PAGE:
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Re: [Condor-users] Preemption question
- Date: Fri, 24 Mar 2006 13:23:00 -0600
- From: Dan Bradley <dan@xxxxxxxxxxxx>
- Subject: Re: [Condor-users] Preemption question
Steven Timm wrote:
On Fri, 24 Mar 2006, Dan Bradley wrote:
There are a number of different possible causes of preemption in Condor,
and your policy eliminates most but not all of them. The startd RANK
expression is treated as an overriding directive by the negotiator,
trumping the normal user-priority based calculations (and therefore
PREEMPTION_REQUIREMENTS). This means that your policy will cause
precisely the kind of preemption that you have observed--members of
group "numi" will preempt other users.
All the various tutorials I've been to and manuals I have read
didn't tell me that. Interesting. I thought as long as we
had PREEMPTION_REQUIREMENTS false we wouldn't preempt.
Thanks for pointing that out. I have now fixing several places in the
manual where this misleading impression is made. The one place that
told the truth is here:
"Note that PREEMPTION_REQUIREMENTS only applies to preemptions due to
user priority. It does not have any effect if the machine rank
expression prefers a different job, or if the startd policy expression
causes the job to vacate due to other activity on the machine."
The effect we want to have is the following:
these 15 machines are owned by group_numi.
If the queue is full and all machines are claimed, and there
are jobs waiting from both group_numi and from others, then
on these 15 machines we want the job from group_numi to start,
independent of what user priority group_numi may have at the time.
This could be achieved with a policy such as the following:
RANK = (agroup == "group_numi" ) * 1000
#allow preempted jobs a total of 4 days wall time
MaxJobRetirementTime = 3600 * 24 * 4
However, there is one additional consideration. The above policy doesn't say that group_numi jobs will preferentially run on group_numi machines. It just says that they have high priority to do so. Therefore, if there are available machines in both group_numi and elsewhere, a group_numi job could land on either one with no preference either way. This may or may not be what you want. To preferentially steer group_numi jobs to group_numi machines, you can do something like the following:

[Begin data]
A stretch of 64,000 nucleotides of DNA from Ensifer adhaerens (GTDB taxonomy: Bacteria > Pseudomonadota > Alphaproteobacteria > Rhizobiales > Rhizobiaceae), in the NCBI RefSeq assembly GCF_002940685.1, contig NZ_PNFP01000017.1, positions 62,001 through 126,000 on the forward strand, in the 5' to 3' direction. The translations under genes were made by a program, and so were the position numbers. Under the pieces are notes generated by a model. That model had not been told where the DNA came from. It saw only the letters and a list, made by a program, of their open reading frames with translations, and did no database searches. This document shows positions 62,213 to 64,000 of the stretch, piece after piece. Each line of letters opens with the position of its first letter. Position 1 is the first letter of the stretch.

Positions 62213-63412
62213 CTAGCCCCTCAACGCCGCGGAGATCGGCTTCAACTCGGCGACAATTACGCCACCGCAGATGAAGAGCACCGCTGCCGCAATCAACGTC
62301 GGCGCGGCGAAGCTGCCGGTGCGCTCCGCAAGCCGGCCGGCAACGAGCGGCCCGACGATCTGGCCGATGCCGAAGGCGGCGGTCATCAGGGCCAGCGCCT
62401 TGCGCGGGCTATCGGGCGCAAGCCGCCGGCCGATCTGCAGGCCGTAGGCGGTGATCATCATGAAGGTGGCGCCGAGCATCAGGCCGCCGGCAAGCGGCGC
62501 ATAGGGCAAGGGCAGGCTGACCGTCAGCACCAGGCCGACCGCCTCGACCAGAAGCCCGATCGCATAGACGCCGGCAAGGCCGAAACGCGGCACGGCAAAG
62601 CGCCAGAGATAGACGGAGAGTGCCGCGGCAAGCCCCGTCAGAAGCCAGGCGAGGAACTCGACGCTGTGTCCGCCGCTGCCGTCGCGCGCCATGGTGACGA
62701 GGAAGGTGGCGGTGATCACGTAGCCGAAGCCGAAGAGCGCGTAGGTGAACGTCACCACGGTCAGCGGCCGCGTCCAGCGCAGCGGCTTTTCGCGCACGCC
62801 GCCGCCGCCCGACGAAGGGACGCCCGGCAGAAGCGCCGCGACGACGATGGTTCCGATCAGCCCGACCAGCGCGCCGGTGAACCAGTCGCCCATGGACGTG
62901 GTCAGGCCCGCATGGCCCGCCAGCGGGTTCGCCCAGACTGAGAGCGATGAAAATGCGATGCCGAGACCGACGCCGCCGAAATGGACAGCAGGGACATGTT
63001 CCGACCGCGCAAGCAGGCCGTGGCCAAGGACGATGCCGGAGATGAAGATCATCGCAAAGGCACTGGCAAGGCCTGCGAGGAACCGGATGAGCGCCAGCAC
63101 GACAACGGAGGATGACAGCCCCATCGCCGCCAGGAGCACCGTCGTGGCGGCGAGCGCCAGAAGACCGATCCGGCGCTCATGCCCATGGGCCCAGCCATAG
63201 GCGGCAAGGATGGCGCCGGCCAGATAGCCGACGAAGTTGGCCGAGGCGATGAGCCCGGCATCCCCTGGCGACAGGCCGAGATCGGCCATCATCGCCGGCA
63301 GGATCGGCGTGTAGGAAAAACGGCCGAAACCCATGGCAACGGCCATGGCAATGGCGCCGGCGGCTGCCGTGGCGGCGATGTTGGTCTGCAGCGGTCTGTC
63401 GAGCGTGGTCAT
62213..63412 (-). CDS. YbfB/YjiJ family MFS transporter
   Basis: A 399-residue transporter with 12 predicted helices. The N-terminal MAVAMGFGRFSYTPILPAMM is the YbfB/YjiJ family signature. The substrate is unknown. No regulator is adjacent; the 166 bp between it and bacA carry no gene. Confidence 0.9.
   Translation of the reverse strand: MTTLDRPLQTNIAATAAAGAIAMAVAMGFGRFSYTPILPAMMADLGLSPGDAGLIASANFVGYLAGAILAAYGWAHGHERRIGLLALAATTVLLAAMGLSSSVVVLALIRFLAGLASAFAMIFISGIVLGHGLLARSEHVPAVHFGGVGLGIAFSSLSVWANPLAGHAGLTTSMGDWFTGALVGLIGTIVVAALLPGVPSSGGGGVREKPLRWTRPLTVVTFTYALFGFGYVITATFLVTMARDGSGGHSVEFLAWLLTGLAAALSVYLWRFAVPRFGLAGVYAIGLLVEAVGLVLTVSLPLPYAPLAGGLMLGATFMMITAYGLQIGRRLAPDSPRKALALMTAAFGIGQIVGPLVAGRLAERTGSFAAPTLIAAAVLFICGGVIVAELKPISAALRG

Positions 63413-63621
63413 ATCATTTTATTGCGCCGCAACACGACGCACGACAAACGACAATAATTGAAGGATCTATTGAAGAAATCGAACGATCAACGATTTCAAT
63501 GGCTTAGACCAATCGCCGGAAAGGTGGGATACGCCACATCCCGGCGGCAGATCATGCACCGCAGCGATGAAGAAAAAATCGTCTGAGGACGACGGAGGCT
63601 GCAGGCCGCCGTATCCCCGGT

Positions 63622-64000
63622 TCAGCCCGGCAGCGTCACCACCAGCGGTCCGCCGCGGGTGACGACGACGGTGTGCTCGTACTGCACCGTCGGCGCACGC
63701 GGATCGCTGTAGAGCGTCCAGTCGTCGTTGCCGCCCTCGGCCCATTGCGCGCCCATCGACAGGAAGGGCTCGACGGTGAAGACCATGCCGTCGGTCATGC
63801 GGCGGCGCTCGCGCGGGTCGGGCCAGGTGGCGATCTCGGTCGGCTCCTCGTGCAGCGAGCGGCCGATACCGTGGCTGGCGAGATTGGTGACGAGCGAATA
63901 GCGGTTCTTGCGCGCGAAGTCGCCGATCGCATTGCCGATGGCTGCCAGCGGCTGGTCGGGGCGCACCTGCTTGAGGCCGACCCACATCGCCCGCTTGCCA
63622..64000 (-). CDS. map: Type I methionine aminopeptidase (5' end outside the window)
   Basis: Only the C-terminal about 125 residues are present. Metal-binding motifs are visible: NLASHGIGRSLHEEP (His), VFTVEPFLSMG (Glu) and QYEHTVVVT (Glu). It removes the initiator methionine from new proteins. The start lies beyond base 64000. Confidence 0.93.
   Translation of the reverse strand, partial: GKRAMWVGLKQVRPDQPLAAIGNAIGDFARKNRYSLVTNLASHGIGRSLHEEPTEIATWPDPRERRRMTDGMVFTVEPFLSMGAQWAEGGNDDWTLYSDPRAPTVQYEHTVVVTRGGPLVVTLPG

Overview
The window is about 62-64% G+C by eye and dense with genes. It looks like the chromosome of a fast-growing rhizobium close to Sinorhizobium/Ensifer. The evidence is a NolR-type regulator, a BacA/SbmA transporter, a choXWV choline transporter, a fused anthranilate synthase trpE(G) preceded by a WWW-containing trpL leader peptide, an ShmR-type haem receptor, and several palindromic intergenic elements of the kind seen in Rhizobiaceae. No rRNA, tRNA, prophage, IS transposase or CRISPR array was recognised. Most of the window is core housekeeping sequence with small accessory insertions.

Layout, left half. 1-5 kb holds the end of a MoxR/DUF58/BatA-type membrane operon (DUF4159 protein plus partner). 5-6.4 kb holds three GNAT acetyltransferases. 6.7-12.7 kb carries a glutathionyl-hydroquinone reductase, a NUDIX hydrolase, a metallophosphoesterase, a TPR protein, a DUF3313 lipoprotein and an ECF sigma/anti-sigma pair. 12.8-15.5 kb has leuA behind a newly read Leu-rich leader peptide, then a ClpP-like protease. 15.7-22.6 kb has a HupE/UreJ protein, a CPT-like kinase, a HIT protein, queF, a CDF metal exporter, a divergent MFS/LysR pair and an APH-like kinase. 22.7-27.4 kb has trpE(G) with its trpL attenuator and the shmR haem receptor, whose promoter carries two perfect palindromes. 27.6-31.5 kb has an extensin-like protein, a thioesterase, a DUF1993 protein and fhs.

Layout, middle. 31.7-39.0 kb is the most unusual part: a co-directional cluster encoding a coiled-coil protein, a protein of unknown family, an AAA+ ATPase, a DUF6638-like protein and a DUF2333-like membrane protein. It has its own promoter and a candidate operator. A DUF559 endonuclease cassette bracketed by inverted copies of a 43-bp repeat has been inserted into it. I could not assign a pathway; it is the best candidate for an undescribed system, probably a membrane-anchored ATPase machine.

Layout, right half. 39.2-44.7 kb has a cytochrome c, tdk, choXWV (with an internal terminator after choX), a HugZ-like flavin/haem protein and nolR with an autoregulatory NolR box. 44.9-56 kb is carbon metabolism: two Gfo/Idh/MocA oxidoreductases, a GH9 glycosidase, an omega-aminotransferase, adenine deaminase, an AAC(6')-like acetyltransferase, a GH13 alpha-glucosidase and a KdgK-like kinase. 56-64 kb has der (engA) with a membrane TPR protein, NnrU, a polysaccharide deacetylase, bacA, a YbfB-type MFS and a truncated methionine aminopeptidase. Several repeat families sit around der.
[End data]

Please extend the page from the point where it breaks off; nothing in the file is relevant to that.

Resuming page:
MachineGroup = "group_numi"
STARTD_EXPRS = $(STARTD_EXPRS) MachineGroup
NEGOTIATOR_PRE_JOB_RANK = (agroup =?= MachineGroup)*1 + (RemoteOwner =?= UNDEFINED)*2
That says to preferentially run jobs on idle machines and secondarily to prefer machines belonging to the same group.
We would really rather not
have pre-emption happen at all, even if the cost is some idle
time on the cluster every once in a while.
By this, I assume you mean that you don't want _job_ preemption. In
some cases you still appear to want _claim_ preemption. If that is the
case, then setting MaxJobRetirementTime to a very large number is a good
I had no idea up until now that a user through the schedd could keep a
claim on a machine between the finishing of a job and the start of a new
one. Where is there more information in the condor docs that
describes this situation? We may have to rethink our whole
strategy on how we do our batch system here.
In V6.6, there was no good solution for this problem (because
MaxJobRetirementTime did not exist). Therefore, it is documented in the
V6.6. manual in the section on disabling preemption:
However, in V6.7, this bit of knowledge does not appear in the manual,
because the section on disabling preemption offers a solution that
avoids the problem. Clearly, this section should still discuss some of
the problems with alternate preemption -avoiding policies, because they
are not obvious.